Weather permitting, I prefer to work out or walk outdoors if the sun is still up.   According to the Mayo Clinic, exercise is a very effective way to deal with the stress of any sort and when a person is angry is no exception.  There is something about getting your heart pumping and moving your body that lets stress or anger just melt away.  Exercising also releases endorphins, which are your body’s natural “feel good” neurotransmitters. In addition, exercise is a natural way to improve your mood and you will also burn a few calories along the way!

 

5. Vent, Forgive, Forget so You Don’t Stay Angry

I do this one often.  Sometimes, something will make me angry and I just keep thinking about it and thinking about it and I can’t get it off my mind, no matter how hard I try; it just keeps coming back.  Dwelling on something that makes us angry is quite self-destructive.  It hurts us much more than the person or circumstance that we are angry at and rarely does it change anything.

When I find myself starting to do this, I find a trusted friend, or more often than not, husband and tell them the whole situation, everything that happened exactly why I am mad, what I really think of the whole blasted situation! When they sit back and listen, when they reflect my feelings, “Oh gee, that would have made me angry too!” or “I can see why that made you mad!”  After I am all talked out, I feel much better.

Sometimes I cannot get past that mental block until I vent about it and tell someone about it.  However, this one comes with several “price tags.”  When we vent, we need to make sure it is someone that will keep what we say confidential. Don’t tell Chatty Cathy that will have it spread all over town 5 minutes after we leave.  The person we vent to also needs to be a good listener and reflect our feelings for maximum effectiveness.   After we have laid it all out, then it is time to move on.  We must be able to forgive the situation and even if we can’t forget it entirely, don’t bring it up again to be cast into the offender’s face the next time we get mad.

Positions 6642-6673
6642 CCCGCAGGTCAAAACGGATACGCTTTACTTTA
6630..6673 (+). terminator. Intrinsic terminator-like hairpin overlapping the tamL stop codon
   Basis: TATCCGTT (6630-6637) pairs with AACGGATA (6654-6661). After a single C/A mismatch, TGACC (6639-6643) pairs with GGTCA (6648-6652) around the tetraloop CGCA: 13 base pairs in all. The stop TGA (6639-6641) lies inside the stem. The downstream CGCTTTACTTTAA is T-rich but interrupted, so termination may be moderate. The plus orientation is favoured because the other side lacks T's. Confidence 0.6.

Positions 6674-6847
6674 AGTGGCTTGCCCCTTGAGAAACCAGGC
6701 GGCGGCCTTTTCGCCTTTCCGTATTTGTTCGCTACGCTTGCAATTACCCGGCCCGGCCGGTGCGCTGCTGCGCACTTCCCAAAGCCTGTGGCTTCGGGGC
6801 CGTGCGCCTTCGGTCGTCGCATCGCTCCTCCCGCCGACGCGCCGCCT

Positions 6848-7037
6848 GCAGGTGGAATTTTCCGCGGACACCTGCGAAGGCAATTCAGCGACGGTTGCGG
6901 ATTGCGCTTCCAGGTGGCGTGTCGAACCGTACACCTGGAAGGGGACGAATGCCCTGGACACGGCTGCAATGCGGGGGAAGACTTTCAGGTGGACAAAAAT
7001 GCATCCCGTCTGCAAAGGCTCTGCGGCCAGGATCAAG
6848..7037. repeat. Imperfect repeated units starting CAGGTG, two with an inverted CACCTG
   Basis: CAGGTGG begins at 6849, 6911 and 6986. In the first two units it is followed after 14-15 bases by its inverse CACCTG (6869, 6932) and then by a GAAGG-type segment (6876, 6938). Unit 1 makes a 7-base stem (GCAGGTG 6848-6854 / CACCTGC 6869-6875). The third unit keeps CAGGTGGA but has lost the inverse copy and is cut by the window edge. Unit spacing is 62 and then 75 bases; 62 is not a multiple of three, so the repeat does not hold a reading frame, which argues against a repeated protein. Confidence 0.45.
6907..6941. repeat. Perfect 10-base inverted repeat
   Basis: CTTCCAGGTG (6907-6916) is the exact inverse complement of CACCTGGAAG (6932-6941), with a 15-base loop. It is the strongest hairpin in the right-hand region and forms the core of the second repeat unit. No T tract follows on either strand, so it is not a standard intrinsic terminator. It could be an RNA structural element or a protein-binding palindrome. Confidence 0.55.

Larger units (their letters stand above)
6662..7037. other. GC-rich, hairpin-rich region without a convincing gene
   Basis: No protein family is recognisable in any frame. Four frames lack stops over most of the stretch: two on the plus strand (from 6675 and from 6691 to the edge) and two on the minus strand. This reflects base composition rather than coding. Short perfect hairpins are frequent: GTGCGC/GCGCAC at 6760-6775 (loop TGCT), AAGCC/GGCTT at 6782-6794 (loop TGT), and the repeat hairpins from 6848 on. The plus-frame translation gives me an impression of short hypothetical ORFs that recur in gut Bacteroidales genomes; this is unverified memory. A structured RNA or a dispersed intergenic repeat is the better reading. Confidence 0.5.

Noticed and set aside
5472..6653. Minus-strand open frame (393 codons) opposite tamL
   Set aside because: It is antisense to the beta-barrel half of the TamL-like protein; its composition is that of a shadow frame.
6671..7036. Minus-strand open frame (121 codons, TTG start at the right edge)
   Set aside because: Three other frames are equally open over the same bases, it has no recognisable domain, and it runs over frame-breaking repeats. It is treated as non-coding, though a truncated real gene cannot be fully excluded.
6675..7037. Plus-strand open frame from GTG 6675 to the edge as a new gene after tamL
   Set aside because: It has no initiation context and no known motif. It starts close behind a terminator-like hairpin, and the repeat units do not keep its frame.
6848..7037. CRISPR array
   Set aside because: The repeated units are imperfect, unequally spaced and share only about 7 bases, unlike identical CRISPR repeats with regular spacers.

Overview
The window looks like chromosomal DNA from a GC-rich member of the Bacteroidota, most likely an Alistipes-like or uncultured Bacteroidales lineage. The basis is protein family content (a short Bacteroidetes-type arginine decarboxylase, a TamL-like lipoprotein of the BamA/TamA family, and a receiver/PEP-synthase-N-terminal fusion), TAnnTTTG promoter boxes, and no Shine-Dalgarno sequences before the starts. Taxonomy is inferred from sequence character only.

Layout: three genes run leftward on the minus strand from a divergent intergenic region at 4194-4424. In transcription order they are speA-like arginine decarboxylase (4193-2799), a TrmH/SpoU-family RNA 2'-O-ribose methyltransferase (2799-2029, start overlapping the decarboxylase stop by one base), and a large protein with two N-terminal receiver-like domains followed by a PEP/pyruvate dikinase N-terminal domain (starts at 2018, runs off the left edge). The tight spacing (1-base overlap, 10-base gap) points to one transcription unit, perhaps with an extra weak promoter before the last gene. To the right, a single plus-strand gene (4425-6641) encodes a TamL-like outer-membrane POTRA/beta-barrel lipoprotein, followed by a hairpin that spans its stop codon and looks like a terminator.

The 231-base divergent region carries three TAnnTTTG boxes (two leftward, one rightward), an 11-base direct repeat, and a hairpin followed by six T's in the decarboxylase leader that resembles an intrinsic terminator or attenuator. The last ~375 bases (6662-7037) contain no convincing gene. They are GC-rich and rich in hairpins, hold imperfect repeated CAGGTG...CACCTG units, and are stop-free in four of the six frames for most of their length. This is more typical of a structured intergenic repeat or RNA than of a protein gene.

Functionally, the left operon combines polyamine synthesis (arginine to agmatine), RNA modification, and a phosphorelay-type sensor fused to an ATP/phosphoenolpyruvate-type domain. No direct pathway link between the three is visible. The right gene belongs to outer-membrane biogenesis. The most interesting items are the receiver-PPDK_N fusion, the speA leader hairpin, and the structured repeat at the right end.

Conclusion

Anger is a natural human emotion. We all feel it from time to time, and every single one of us struggles it. You are in control of your emotions.  Thankfully, there are techniques we can use to help us deal with those feelings in a productive manner.  Immediately, we can count to ten and take deep breaths.  My 6 year old son reminded me of this the other day when I was angry with him.  Sometimes we ALL need reminders.  These 2 techniques really help when we are in the moment.   When I am very angry and cannot contain myself, I find that taking a time out is very helpful. It helps me to cool down and to refocus my thoughts.

Going for a walk or a workout is a great way to take a time out. I find that when the blood is pumping and my body feels alive, my brain starts to think more clearly. The endorphins produced from exercise also help to put me in a better mood.  After my walk, if I am still struggling, then my last tip is vent, forgive and forget.  Often times my sweet husband is the one that patiently listens to me.  Be very careful who you vent to.  You do not want words said in anger to be repeated all over the place.

Make sure that you are venting to someone that you trust.  After you have vented, forgive and move on.  Don’t dwell on it and make yourself angry all over again!  You have dealt with your emotions in a positive manner, let sleeping dogs lie.  Go on with your life. You will be happier and healthier for it.

Edited 3/8/18 for better readability and search engine optimization, and affiliate links added.